Researchers at North Carolina State University and University of North Carolina at Chapel Hill have developed a smart skin patch to monitor blood and release "thinning" drugs as needed.
.We live thanks to a finely tuned balance that keeps our different tissues and organs work independently and as a whole system at the same time. Blood has to strike a balance between been too "liquid" which would lead to hemorrhaging or too dense which would lead to clots.
Most of the time we don't give a second thought to this balance, yet many people have to check it periodically, some frequently, and to correct with medications (like heparin). This is again an exercise in balancing and it is quite tricky since it may in turn overcorrect causing thromboses or hemorrhaging.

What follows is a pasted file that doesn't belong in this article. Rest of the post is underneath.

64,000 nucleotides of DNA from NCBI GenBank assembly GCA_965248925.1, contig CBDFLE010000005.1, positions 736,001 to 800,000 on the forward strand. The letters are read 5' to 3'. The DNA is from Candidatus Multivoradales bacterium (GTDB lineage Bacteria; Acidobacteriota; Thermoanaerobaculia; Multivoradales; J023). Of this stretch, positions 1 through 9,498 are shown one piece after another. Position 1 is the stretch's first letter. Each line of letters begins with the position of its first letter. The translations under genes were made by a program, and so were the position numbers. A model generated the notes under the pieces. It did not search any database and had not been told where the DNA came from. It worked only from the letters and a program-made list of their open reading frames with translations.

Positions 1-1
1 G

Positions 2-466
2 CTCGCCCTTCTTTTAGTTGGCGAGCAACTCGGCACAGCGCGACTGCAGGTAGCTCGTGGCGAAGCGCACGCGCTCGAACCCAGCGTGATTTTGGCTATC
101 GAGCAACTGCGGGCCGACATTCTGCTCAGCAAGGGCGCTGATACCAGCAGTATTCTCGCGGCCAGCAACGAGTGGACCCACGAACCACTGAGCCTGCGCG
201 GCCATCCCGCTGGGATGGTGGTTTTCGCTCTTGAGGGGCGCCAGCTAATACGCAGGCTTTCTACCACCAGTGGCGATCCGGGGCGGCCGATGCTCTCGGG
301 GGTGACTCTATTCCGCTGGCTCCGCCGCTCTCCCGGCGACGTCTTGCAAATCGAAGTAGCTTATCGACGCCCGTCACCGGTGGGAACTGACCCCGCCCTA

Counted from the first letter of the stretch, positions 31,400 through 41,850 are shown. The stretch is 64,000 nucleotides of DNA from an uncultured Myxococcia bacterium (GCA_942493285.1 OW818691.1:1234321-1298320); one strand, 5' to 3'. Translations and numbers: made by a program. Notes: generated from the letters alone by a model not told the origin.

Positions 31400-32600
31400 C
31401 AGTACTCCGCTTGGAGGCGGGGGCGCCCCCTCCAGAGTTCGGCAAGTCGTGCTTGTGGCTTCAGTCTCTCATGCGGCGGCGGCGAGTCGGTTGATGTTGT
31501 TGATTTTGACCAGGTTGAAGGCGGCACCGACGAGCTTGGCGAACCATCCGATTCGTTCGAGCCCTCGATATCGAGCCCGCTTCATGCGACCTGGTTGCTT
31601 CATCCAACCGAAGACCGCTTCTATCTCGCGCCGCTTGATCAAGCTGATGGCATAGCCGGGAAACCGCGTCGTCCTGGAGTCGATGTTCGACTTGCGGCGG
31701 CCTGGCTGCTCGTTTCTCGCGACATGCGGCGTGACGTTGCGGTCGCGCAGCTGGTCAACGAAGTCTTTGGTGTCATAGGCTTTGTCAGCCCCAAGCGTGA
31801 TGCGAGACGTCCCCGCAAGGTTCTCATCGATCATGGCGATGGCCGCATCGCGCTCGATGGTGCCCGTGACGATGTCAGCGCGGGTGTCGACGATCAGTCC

This is where the smart skin patch gets useful. By continually monitoring the thrombin level in the blood through an array of micro-needles, so tiny that you won't feel them, the patch can release the correct amount of heparin needed to restore the balance. Interestingly, the researchers achieved this by embedding the heparin in the needles and using a mechanism that automatically releases the heparin at certain level of thrombin. It is a smart patch made by a smart material "programmed" in its structure to achieve the balance.
In the future we are going to see the design and creation of several "smart material" whose structure is actually "function oriented", i.e. that work in a certain way, show certain characteristics, because they have been designed at material level for that.
In a way this is another facet of Industry 4.0, at very basic molecular level.